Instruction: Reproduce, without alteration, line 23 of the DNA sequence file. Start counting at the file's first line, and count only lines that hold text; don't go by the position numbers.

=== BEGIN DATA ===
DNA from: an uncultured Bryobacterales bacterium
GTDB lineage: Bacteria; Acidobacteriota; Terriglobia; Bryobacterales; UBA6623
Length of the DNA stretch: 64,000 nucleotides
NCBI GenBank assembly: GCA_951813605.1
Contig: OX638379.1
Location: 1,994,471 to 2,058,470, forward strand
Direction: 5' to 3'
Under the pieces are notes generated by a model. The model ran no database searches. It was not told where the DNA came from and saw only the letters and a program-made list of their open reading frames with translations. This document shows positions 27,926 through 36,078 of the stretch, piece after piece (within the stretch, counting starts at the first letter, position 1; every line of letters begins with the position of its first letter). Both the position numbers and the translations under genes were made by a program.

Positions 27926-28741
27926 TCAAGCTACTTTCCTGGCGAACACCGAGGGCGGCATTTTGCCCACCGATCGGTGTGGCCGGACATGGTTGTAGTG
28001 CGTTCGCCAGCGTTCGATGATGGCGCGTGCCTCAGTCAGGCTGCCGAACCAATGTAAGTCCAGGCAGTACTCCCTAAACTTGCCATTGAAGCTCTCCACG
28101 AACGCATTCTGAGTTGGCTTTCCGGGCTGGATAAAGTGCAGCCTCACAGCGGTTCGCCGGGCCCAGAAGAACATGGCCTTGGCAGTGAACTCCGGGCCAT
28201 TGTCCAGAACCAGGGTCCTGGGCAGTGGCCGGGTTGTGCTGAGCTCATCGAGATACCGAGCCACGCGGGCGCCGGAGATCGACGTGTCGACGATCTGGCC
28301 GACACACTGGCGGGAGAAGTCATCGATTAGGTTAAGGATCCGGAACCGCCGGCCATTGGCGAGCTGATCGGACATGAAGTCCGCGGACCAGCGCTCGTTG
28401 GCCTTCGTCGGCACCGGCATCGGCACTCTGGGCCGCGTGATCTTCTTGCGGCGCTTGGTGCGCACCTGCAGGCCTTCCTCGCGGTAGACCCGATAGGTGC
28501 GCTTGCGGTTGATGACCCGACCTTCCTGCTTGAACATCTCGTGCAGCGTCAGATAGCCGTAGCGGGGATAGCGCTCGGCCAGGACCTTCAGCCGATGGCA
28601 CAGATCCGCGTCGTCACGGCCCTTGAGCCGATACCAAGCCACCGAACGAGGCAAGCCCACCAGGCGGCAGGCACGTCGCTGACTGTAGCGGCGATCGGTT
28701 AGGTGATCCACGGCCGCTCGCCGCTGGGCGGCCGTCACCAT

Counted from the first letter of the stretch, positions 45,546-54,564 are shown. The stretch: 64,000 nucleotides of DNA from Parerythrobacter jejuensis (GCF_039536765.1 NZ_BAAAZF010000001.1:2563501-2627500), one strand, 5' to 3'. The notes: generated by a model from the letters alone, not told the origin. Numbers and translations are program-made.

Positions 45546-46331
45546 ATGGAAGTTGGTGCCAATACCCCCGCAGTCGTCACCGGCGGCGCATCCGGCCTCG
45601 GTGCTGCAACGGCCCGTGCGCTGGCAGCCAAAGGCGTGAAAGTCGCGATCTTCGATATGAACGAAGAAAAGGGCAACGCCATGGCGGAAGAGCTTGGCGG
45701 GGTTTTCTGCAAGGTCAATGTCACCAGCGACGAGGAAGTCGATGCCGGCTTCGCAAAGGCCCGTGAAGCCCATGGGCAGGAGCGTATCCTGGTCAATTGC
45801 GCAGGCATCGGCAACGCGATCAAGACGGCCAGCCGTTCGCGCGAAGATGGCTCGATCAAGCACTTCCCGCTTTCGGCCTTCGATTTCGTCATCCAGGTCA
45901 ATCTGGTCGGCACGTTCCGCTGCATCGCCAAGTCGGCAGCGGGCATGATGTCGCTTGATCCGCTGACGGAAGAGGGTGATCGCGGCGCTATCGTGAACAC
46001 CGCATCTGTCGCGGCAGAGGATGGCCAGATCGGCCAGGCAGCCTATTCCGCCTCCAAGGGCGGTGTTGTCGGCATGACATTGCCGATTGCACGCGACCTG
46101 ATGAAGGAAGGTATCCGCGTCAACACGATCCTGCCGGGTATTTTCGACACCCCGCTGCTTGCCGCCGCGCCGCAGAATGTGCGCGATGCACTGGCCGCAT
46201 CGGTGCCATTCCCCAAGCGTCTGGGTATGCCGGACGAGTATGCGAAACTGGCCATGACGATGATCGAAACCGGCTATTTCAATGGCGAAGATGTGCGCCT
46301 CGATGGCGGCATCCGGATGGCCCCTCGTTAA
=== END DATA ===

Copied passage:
45701 GGTTTTCTGCAAGGTCAATGTCACCAGCGACGAGGAAGTCGATGCCGGCTTCGCAAAGGCCCGTGAAGCCCATGGGCAGGAGCGTATCCTGGTCAATTGC